Things remained relatively unchanged at Trient at 144 kilometers. Dauwalter looked good, Xiang was 66 minutes back, Hartmuth was a mere minute behind her, and L’Hirondel following next in fourth. Solińska and MacDonald followed another 50 minutes back, with Maiora trailing them by 15 minutes.
With victory seemingly all but assured for the American, the battle for the other two podium spots started to get heated on the closing climbs and kilometers. Through Vallorcine at the base of the final major series of climbs, Hartmuth moved up into second after biding her time the entire race, now seven minutes ahead of third-place Xiang and fourth-place L’Hirondel, a further nine minutes back. Maiora led Solińska in fifth and sixth just under two hours behind the leader.
Near the top of the final climb at Tête de Béchar, 161 kilometers in, it was Hartmuth in second, 56 minutes down. L’Hirondel moved into third 15 minutes back and Xiang kept the pressure on for the final podium spot, trailing by just four minutes. The next gap to Maiora remained about 30 minutes.
Meanwhile, Dauwalter made short work of the final descent to the finish line in Chamonix, finishing in 23:29:14 and completing the ultimate trifecta of ultrarunning, winning the Western States 100, Hardrock 100, and UTMB all in one year. “Anytime you have a chance to take on a crazy challenge, I think we should,” she said afterward.
The battle for the final two podium spots didn’t let up until the very end. Coming through La Floria, just four kilometers from the finish, Hartmuth led L’Hirondel by a mere nine minutes, and both women looked strong all the way to the finish. They would finish just over 40 minutes behind Dauwalter, Hartmuth in second at 24:10:52. L’Hirondel, the multi-time trail world champion, finished in third at 24:22:50 for her debut 100 miler.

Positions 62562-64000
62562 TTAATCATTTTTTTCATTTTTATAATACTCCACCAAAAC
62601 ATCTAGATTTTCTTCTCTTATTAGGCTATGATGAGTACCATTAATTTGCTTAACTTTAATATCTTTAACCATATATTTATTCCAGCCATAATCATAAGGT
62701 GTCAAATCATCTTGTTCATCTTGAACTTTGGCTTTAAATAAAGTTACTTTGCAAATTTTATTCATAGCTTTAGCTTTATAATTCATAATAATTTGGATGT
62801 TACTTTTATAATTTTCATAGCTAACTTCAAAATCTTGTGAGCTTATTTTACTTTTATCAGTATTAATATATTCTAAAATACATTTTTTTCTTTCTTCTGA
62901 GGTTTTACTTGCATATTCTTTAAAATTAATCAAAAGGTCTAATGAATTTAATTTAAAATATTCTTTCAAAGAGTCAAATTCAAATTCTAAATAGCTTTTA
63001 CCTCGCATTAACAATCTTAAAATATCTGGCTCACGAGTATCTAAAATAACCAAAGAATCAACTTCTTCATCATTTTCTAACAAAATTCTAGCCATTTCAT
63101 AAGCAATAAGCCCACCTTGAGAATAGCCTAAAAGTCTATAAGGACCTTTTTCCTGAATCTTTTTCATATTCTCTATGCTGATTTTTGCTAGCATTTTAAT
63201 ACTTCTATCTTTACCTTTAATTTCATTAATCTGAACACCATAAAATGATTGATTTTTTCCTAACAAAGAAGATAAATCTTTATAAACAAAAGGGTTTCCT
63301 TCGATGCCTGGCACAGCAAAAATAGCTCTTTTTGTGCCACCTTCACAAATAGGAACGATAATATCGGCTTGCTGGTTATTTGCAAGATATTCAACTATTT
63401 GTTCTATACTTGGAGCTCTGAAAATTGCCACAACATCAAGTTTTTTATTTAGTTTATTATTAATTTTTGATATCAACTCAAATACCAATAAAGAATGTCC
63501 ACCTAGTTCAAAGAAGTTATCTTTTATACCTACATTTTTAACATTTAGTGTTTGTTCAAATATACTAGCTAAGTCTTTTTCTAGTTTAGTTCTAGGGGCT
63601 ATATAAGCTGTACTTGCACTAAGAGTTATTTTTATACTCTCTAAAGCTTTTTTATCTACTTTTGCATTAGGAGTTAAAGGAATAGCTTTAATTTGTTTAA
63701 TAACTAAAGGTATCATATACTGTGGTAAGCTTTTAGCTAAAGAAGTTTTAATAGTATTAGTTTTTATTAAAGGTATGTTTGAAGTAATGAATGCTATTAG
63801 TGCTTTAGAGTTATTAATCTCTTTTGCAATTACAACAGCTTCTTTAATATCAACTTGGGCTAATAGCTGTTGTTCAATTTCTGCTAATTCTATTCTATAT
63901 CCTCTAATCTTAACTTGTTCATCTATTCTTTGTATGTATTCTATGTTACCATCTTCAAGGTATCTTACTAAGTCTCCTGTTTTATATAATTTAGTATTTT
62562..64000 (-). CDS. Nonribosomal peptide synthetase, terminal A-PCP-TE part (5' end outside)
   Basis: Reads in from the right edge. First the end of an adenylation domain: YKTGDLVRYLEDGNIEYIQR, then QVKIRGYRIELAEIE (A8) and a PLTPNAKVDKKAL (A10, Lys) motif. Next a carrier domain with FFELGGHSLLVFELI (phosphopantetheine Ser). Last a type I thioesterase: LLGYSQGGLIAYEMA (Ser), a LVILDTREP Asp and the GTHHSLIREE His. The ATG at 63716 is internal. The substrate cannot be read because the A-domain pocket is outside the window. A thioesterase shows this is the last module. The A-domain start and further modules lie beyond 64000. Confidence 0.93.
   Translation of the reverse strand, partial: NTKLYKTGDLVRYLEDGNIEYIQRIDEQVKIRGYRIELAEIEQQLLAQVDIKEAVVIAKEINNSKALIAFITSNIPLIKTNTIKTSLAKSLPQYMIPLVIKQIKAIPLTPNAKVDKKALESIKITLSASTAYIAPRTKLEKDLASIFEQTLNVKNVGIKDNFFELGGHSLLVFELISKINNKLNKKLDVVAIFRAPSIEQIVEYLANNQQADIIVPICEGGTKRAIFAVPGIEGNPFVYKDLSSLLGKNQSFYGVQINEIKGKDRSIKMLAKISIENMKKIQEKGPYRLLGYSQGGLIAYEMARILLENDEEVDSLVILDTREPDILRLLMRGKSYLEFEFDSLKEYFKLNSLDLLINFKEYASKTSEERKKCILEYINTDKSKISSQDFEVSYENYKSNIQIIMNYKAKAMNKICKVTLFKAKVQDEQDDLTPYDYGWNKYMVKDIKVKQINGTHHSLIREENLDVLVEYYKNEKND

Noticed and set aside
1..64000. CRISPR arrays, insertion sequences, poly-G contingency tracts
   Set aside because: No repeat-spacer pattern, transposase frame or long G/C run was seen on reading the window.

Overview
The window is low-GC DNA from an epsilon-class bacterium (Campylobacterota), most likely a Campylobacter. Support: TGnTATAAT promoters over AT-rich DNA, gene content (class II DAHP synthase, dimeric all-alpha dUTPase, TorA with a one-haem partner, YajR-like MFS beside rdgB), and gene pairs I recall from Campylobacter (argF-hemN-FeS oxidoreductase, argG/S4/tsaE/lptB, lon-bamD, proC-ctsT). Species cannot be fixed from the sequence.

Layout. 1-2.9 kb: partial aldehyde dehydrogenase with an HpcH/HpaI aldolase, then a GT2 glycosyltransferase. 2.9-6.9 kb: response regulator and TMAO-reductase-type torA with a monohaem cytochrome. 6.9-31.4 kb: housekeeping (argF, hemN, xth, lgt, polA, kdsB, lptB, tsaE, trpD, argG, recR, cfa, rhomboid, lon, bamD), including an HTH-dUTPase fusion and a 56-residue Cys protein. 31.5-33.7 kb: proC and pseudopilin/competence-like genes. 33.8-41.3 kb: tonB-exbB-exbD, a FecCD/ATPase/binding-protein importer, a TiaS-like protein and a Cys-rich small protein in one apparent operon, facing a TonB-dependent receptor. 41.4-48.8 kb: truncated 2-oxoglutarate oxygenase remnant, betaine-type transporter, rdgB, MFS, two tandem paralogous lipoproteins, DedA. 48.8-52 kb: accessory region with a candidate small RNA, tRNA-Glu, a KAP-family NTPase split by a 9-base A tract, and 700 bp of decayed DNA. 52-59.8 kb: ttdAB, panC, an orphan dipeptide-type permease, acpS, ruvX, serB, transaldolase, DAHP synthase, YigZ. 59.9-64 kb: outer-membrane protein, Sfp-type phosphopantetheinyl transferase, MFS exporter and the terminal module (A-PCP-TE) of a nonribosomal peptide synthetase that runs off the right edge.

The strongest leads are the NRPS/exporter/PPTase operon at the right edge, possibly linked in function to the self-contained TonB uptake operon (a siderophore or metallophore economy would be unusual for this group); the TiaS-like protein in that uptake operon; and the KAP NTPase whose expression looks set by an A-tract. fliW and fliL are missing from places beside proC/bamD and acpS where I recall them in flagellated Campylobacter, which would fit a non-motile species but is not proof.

Xiang would fade away from podium contention in the final kilometers but held on for an incredible fourth-place finish, improving on her seventh place in 2022. But really, the excitement of her race finish was only added by receiving a marriage proposal on the finish line. Having met her now-fiancé — she said yes! — four years ago at UTMB, the proposal really was a perfect ending to her race.
Maiora finished fifth, an impressive result after her DNF in the race in 2021.
2023 UTMB Women’s Results
- Courtney Dauwalter (Salomon) – 23:29:14 (pre-race and post-race interviews)
- Katharina Hartmuth (Hoka) – 24:10:52 (pre-race and post-race interviews)
- Blandine L’Hirondel (Kiprun) – 24:22:50 (post-race interview)
- Fu-Zhao Xiang (Hoka) – 24:50:33 (pre-race interview)
- Maite Maiora (Vibram) – 25:02:26
- Katarzyna Solińska (On Running) – 25:20:23
- Ailsa MacDonald (Saucony) – 25:48:54
- Leah Yingling (Lululemon) – 26:21:24
- Sabrina Stanley (adidas-Terrex) – 26:58:53
- Lucy Bartholomew (Salomon) – 27:39:23
- Claire Heslop (Salomon) – 28:05:39
- Martina Klančnik Potrč (Slovenia) – 28:21:05
- Emily Vaudan (Salomon) – 28:34:53
- Alice Coquard (Fartleck) – 28:52:26
- Kimino Miyazaki (Hoka) – 28:53:08
- Claire Bannwarthh (Raidlight) 1 29:12:-
- Man Yee Cheung – 29:14:31
- Katie Wright (La Sportiva) – 29:26:54
- Amanda Basham (Altra) – 29:29:57
- Alexis Crellin – 29:38:23
2023 UTMB Men’s Race
After a history of struggling with UTMB, the American men showed up this year with Jim Walmsley (post-race interview) and Zach Miller (pre-race and post-race interviews) taking the top two-spots on the podium. Two vastly different racers with different approaches to the event, the two were able to push each other from start to end, with Walmsley’s ever-consistent pace finally winning out in the end with a new course-record time of 19:37:43. But with a stacked field, with nine of last year’s top 10 back for another crack at the race, and last year’s champion Kilian Jornet out with injury, it was anyone’s bet throughout most of the race of who would come out on top.